In Tesso Qelo, wealth is measured in cows: people make a business in cows, a marriage dowry is paid in cows, and problems are fixed with cows. When the cows are healthy, so, too, are communities; but if the cows die, life becomes a misery.
In 2016, Garbicha’s family lost most of their cows and other livestock in the area’s worst drought in 50 years. The animals’ main food source – grass – dried up, and water was scarce. Garbicha tried to sell the few cows left standing at the market, but, as he recalls, "No one was interested in skinny cows."
The family’s crisis led to hunger, which took its cruellest form – severe acute malnutrition – in three of his five children. They were admitted to Action Against Hunger’s nutrition program and, after weeks of treatment, managed to recover.
The last drought taught this small herding community in Borena, a region of southern Ethiopia, about the realities of climate change and the dire consequences that extreme and unpredictable weather fluctuations can have on their livelihoods. Ever since, they’ve been preparing to deal with another drought and building resilience to climate change in a variety of ways.
Garbicha’s wife, Gordo, joined the community’s savings group for women, supported by Action Against Hunger.
“We were given goats. We save the money we get from selling goat milk and have opened a credit system,” she says. Each woman spends the extra income however she chooses: extra food, personal needs, or medicine. Some of the women have started new businesses: Gordo sells spices.
“Before, we depended completely on our husbands,” explains Gordo. “Now, we can make use of this money for emergencies or even to help other women who are going through difficult times. We have achieved some economic independence.”
At the local health center, malnutrition is treated daily – our teams also work with expectant and new mothers to provide care and education to prevent future cases. To improve hygiene and prevent disease outbreaks, our staff have built latrines and trained local community members on how to stay healthy.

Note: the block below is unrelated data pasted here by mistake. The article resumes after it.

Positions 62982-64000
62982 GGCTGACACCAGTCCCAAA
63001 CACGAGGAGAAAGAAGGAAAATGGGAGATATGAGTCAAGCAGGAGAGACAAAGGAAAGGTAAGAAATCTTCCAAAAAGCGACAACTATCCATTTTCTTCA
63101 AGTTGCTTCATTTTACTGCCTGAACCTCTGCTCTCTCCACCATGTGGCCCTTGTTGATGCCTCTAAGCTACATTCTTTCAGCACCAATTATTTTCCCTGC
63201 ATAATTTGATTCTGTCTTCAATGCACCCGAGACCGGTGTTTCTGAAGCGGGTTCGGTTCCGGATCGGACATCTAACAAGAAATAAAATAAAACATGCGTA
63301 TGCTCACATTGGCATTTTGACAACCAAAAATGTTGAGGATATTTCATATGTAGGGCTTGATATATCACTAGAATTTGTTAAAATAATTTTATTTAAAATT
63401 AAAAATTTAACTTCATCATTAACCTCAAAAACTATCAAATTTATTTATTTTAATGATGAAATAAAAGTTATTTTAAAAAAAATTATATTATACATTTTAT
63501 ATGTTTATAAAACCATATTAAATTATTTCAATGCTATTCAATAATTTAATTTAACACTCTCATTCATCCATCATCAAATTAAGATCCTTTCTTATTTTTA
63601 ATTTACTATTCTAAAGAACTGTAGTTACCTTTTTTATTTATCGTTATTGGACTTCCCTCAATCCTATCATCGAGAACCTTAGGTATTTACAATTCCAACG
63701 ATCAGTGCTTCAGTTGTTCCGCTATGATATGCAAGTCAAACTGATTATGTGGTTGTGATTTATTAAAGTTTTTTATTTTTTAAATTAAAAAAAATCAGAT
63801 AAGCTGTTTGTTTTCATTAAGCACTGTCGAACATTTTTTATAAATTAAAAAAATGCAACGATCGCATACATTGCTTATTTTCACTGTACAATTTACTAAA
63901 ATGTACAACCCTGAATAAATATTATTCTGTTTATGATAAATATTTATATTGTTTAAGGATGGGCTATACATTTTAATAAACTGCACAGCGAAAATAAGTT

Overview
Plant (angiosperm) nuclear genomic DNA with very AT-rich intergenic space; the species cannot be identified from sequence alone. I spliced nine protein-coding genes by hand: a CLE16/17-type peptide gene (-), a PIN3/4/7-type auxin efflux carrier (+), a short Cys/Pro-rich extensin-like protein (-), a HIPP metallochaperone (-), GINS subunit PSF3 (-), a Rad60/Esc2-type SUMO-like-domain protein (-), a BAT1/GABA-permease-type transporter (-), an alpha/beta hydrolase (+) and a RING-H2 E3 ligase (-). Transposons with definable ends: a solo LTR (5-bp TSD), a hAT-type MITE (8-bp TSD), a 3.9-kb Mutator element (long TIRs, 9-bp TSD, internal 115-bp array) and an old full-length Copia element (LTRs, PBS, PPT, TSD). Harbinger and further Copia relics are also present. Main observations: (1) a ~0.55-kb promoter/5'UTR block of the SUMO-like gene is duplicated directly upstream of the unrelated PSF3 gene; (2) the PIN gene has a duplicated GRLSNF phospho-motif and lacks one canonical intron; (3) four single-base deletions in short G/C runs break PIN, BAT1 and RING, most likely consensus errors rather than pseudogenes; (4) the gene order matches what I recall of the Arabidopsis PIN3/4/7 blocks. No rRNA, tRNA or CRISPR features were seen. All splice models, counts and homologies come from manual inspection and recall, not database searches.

Action Against Hunger also supports a “Cash for Work” system within the village to help support livelihoods. The entire community earns some additional income to fence off land and clear it of shrubs, dry trees, and weeds, which allows the grass to grow. The plants are stored and used during times of scarcity.
Edao Worku, Community Development Agent for Action Against Hunger in Tesso Qelo, explains how this activity helps people fight hunger: “When the rains are erratic and the pastures are dry, they can continue feeding their cows with stocks of grass. But this does not solve all problems: the need for water continues to grow."
In 2019, the drought is threatening this community yet again: most of the water points are empty. Right now, there are just two left, which are three hours away on foot. Gordo walks there with her jerrycan every morning to try to collect water for her household. Garbicha and his eldest son do the same search with their cattle: each day, they herd the family’s cows in a quest for water that takes hours.
“This situation is very serious. Although we have grass now, if there is no water, our cattle will also die,” says Garbicha, anguished.
Gordo replies with a question that hangs heavy in the air: “And if they die, what will we live on?”
Action Against Hunger is working with families across East Africa to help them survive the drought. We are treating malnourished children, improving access to clean water and safe sanitation, supporting livelihoods and food security, and more.